Have Patients: Johns Hopkins Moves an Entire Hospital Full of People

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Photo courtesey Amy Davis, Baltimore Sun

When Johns Hopkins unveiled its $1.1 billion addition a couple weeks ago, most of the focus was on the new buildings — their state-of-the-art equipment, colorful facades, and 1.6 million square feet of space. But opening a hospital is a very different undertaking than cutting the ribbon in front of a new mall. A hospital is full of patients — sometimes very sick ones — and they each have to be moved from the old structures to the new one. This turns out to be precisely the opposite of a simple task, and, as with everything in this new hospital, extreme care was taken to make sure the patient move happened in the best possible way. That meant, according to Robin Hunt, “running two hospitals simultaneously” for a couple days. Like we said:  not a simple task.

Hunt organized, managed, and led the move of 271 patients over two days, a process that took three-plus years to plan. She consulted with representatives from each of the hospital’s departments, ran simulations, and figured out how to deal with critically ill patients. They built a precise schedule, laying out the timing for each aspect of the movement. Specially designated “emergency pull-off zones” were created along the routes, in case a patient being transported required immediate medical attention. The most critically ill patients were escorted by as many as five staff members, sometimes including a physician, nurse, respiratory therapist, and critical care transport staff. Right before the big day, Hunt and her team gathered a group of volunteers and students who acted as mock patients in a last-minute dress rehearsal. Each stand-in patient came complete with a patient profile and medical equipment, so the command center could get a sense of how the entire process would work. “The mock move definitely served its purpose,” Hunt says. The hospital decided to beef up communication between the command center and its transport team, providing radios so they could be in constant contact with anyone moving a patient. “We also learned that the building is massive,” Hunt said, and so transport teams got extra training so they’d always know for sure exactly where they were.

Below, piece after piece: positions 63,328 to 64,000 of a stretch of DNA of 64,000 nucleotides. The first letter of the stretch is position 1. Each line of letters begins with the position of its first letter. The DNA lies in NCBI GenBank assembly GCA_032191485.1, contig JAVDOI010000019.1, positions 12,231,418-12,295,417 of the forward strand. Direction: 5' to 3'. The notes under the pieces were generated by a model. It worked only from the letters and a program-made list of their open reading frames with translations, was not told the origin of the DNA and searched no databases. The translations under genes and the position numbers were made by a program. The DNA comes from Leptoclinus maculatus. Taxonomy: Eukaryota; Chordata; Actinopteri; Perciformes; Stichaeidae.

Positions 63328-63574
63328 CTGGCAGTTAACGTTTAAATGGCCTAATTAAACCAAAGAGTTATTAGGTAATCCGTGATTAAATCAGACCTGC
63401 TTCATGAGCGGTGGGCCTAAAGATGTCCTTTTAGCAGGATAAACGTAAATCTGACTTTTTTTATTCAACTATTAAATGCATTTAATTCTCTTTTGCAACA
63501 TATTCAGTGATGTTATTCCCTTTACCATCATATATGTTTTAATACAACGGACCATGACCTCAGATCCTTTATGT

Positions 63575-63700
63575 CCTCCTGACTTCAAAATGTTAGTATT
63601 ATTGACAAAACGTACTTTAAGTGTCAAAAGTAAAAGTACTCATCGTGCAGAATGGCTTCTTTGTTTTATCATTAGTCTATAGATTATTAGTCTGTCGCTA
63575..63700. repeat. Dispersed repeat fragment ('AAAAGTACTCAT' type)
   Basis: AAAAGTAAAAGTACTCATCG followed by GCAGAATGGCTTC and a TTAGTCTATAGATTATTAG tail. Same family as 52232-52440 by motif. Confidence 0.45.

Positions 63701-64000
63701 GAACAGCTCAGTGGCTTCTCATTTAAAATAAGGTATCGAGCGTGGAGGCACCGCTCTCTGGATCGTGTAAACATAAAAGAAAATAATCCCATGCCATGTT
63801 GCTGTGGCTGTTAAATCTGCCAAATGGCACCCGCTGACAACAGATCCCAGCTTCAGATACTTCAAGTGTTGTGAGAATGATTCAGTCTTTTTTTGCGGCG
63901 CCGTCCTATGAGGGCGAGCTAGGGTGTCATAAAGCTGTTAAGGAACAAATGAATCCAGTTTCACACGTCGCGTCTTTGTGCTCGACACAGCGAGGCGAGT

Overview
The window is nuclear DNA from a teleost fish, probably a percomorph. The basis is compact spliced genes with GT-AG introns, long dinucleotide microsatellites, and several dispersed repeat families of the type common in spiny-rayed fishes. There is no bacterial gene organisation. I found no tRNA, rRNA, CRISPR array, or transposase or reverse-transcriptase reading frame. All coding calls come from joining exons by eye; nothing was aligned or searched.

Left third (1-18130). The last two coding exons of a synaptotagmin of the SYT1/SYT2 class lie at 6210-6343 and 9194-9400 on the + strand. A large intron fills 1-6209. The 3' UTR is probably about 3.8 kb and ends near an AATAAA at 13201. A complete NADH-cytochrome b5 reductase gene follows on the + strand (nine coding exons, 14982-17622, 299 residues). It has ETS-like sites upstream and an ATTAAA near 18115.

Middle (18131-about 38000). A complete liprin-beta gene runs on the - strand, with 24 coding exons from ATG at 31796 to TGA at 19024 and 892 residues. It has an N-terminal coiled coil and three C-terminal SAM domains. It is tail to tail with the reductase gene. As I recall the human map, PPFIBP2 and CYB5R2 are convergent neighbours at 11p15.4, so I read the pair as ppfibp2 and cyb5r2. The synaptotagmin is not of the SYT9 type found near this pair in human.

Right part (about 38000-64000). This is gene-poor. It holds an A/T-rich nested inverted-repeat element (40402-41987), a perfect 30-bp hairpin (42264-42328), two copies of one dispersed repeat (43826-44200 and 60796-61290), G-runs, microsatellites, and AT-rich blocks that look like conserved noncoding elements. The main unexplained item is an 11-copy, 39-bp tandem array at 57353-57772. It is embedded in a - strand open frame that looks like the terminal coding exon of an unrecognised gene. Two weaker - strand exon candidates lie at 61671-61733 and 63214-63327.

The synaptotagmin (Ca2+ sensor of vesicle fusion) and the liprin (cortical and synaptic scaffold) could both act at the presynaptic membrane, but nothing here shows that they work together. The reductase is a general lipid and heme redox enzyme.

Some patients were moved with as many as five staff members in attendance.

While the hospital’s staff prepared anxiously, many patients found the whole process more exciting than anything else. The hospital provided each patient with gifts — a homemade blanket, books, bags and suitcases — and kept them informed about the process. “The patients were very excited to be involved in this part of history,” Hunt says. The pediatric patients participated in scavenger hunts along the way to their new hospital rooms, and some patients even got to cut the ribbon to officially open new wings of the hospital. To Hunt’s relief, none of the emergency pull-offs were necessary. “It involved taking something we do on a daily basis and expanding the magnitude and complexity of it,” Hunt says. “This really is one of the best examples of teamwork.”

Preparing for the move to the new Bloomberg Children's Center
Move coordinator Robin Hunt speaks with Amy Goodwin, a member of the communications staff.

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